The cover story on the most recent Harvard Business Review (HBR.ORG July-August 2021) poses the question “how good is your company at change?” The article referred to discusses identifying “change power” as a strong predictor of a company’s ability to adapt and change. It talks extensively about how Delta Air Lines changed operational focus and responded across the whole organisation to provide a survivable response to the Covid 19 pandemic which initially decimated the airline industry. The operational improvements and speed of implementation were sector leading.
While the article contained some really useful reference points around readiness and agility the key element of deep strategy appeared to be missing. Perhaps this is not surprising as the focal point was how businesses responded to external threats such as Covid 19.
However, it reminded me to re-familiarise myself with Otto Scharmer’s Theory U to consider how executive search processes may help deepen strategic capability.
Scharmer identifies the “blind spot” in leaders developing transformational change. He describes this as the “source dimension” – the “innner place from which we operate”. He identifies four types of listening:
1. Downloading - which reconfirms habitual judgements
2. Factual – “the basic mode of good science. Let the data talk to you”
3. Empathic - where we may “begin to see how the world appears through someone else’s eyes”
4. Generative - where we “access not only our open heart, but also our open will” in order to connect to the highest future possibility that can emerge.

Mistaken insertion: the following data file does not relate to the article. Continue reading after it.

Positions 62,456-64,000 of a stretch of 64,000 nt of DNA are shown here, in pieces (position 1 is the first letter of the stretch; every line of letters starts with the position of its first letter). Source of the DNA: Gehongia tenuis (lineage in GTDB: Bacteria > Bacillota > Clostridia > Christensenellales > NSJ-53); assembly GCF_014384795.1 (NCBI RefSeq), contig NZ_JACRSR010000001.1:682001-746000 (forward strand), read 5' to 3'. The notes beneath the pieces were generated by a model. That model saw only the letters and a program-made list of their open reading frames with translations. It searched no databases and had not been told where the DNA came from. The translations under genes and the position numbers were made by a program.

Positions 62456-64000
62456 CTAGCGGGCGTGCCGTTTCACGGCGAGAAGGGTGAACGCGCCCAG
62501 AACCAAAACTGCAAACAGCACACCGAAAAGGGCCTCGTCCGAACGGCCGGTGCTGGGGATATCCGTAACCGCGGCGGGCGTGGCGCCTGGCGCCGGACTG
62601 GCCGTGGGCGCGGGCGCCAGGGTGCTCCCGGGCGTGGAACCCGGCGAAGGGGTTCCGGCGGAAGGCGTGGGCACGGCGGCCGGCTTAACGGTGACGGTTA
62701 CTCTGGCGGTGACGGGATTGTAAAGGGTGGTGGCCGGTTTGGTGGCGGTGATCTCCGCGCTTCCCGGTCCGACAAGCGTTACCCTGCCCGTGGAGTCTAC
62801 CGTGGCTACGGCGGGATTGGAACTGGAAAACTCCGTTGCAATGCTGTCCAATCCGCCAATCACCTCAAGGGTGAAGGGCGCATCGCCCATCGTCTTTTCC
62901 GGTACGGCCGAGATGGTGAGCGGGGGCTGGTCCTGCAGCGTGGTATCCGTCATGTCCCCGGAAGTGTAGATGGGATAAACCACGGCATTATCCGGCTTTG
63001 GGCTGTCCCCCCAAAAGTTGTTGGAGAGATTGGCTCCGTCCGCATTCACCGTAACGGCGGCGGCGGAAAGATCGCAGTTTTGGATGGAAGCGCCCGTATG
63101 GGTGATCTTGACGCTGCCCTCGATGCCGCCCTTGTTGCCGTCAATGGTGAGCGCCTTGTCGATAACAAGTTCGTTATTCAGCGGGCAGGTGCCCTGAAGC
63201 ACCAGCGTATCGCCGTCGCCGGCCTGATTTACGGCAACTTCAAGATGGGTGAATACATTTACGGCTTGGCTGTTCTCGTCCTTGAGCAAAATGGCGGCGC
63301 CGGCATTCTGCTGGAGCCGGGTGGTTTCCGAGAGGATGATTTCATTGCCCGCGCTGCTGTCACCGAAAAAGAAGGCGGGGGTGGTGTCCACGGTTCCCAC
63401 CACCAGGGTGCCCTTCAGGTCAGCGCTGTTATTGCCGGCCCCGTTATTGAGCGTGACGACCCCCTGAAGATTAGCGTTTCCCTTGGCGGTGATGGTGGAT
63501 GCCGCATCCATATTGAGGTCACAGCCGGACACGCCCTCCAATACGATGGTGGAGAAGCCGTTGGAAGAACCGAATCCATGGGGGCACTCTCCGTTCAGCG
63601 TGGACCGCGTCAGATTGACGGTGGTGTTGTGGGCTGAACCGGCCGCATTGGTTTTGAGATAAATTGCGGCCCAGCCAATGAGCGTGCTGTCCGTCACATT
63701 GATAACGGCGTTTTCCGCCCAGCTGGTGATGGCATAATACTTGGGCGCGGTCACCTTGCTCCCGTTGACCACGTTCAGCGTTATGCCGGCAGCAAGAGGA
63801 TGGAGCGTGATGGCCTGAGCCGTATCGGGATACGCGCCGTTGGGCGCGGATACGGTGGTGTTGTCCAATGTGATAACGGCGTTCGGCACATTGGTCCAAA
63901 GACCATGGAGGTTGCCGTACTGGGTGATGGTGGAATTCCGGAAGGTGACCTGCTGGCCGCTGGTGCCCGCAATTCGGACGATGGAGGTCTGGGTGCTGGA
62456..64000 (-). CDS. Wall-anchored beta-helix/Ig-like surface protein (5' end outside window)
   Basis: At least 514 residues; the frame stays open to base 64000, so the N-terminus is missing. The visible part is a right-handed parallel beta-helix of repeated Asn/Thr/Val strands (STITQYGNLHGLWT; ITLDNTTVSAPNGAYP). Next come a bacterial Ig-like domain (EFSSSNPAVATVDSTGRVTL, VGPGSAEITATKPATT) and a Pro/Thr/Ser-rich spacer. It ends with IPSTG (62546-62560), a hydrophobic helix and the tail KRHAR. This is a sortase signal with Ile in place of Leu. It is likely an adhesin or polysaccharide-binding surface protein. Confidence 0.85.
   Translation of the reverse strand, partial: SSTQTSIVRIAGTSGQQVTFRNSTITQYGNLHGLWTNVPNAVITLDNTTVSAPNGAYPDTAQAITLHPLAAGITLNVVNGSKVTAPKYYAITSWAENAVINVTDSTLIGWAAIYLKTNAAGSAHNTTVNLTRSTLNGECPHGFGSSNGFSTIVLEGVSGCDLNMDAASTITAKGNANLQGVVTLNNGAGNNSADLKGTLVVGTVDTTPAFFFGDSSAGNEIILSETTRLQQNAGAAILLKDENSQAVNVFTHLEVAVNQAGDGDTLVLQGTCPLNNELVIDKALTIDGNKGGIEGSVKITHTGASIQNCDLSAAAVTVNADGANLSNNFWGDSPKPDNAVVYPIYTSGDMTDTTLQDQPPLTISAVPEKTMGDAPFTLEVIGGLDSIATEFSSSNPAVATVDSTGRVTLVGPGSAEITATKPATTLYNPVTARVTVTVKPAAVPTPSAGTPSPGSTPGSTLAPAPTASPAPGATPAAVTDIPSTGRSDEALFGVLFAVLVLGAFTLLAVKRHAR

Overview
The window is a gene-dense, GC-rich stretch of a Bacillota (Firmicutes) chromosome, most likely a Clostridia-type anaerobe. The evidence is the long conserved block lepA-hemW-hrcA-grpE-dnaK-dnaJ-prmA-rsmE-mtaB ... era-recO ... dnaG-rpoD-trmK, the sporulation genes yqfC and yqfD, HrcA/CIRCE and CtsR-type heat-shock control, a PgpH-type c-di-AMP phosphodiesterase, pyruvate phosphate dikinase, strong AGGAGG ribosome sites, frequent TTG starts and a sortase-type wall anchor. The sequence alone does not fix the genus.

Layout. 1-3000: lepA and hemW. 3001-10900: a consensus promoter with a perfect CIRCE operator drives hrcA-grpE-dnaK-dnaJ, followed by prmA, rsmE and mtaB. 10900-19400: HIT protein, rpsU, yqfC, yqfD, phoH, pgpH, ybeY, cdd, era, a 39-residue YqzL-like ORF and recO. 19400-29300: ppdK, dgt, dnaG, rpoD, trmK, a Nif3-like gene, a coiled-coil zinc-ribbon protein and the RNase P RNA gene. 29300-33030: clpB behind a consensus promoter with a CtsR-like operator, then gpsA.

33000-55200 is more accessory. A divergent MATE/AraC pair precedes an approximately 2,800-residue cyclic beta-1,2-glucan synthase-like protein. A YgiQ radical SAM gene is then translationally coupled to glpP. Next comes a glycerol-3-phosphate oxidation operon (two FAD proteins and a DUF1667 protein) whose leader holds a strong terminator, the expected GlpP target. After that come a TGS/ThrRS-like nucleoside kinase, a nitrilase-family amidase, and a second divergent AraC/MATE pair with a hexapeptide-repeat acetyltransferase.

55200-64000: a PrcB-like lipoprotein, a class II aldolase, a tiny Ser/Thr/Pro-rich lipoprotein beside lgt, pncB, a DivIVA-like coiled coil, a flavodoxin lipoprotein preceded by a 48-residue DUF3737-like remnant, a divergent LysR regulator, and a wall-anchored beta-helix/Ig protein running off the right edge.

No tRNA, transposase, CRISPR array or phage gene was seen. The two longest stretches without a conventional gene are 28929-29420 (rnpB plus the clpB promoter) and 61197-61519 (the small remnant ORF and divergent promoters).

I realise that as impressive as the Delta response was, it was based on “factual listening.” I wondered how the airline industry, and many other industries, are currently “connecting to the highest future possibility that can emerge.“
The reality is that the way that the executive search process is required to identify the right leaders with the right skill set is just base camp. Executive Search and leadership development needs to go deeper to start to unearth and develop systemic and transformational leadership skills at a time such as this.
It is somewhat ironic that around 10 years ago social media experts were talking about the first step in their process as “listening” which was essential to develop effective social media strategy. There is no point messaging where there is no dialogue to begin with.
Since then inattention levels have skyrocketed as leaders deal with more and more data. Scharma talks about “observing, observing, observing” which leads to a stage of “letting go” in order to “let come”. In our view, the key roles for executive search and leadership development are in the sourcing and development of talent who are prepared to operate with an open mind and open heart and then apply their open will to designing strategic, transformational and systemic change. I hope executive search practitioners are capable of exploring this.